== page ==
Sankofa Cafe Keeps Black History Alive in Community

Customers of Sankofa, a small cafe video and bookstore, can look through books and films of the history of black Americans and Africans … all while sipping a latte.

“We wanted to provide books that should be around forever and ever,” said Shirikiana Gerima, owner of the shop and cafe. “We have to keep things around. We’re a small link in a very important chain.”

Creating the Shop

Sankofa– meaning “go back and take” in the Akan language of Ghana– opened in 1982. The store was first bought as a location for filmmaking. Gerima, a graduate of Howard University, used the space for creating small films of the history of Africans and black Americans.

Gerima had no degree or previous experience in business, but she eventually opened a video bookstore section in 1997 and a cafe a few years later. These sections were opened to promote the work of African-American filmmakers, including herself, to the black community.

Gerima co-owns the store with her husband Haile Gerima, an internationally-known African filmmaker, famous for films like Teza, and a professor at Howard University since 1975.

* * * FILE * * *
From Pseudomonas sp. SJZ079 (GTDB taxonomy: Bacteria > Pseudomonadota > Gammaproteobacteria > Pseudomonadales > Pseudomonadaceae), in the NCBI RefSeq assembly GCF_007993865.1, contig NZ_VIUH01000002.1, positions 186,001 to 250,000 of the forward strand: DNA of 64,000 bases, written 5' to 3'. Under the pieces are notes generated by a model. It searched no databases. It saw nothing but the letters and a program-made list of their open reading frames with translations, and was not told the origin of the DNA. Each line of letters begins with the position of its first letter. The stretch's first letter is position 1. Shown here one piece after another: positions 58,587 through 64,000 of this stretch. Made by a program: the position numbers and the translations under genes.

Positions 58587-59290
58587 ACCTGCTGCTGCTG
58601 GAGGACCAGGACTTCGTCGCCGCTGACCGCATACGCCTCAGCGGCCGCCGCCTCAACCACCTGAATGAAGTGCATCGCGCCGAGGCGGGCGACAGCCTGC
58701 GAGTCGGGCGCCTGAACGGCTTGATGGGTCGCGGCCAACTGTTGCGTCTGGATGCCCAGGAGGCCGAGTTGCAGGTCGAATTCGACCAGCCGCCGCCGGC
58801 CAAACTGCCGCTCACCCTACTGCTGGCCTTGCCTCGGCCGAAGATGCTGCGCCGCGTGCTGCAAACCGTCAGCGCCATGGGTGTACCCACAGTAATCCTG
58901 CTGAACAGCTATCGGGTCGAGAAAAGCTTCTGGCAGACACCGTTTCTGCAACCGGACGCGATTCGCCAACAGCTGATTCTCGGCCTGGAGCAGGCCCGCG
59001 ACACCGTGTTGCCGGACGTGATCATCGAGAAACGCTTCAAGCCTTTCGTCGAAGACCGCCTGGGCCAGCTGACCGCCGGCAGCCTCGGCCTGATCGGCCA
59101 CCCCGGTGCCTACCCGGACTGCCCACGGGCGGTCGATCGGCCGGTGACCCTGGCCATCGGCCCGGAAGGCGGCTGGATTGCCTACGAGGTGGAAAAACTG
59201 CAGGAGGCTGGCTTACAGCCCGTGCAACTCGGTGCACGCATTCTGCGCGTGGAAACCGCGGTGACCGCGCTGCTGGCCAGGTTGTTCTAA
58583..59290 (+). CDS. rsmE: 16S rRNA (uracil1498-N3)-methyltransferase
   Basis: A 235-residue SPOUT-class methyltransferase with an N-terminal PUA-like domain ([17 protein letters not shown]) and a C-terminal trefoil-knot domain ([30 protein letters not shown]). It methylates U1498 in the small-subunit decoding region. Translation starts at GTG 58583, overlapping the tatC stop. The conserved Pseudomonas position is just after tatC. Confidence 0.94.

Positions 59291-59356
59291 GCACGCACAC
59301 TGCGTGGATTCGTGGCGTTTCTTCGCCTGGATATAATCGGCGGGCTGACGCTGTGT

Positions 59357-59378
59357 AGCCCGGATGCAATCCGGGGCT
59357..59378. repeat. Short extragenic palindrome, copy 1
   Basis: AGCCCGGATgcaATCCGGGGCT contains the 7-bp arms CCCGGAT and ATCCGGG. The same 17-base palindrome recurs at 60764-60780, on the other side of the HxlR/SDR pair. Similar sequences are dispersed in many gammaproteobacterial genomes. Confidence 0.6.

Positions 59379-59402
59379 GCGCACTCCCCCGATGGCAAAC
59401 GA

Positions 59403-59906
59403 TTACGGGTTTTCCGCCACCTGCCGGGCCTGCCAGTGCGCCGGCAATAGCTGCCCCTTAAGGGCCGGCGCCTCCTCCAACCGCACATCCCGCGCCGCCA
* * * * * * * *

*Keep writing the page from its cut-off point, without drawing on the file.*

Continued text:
Selling More Than Coffee

On the outside, Sankofa looks like just a small coffee shop with cafe tables and chairs set up outdoors. Customers are met by young African Americans, many times Howard University students, sipping from coffee cups and snacking on treats. Some items found on Sankofa’s menu include:

• Breakfast Melts

• Salads

• Sandwich Wraps

• Soups

• Hot Panini Sandwiches

• Smoothies

• Lattes

• Coffee

Each wrap and salad on the menu is named after an international filmmaker and each Panini is named after a black American filmmaker.

The name of one wrap is Gloria Rolando, an Afro-cuban filmmaker famous for her film Roots of My Heart. The Spike Lee Panini is named after one of the most famous black filmmakers in America. His work includes Do The Right Thing and Inside Man.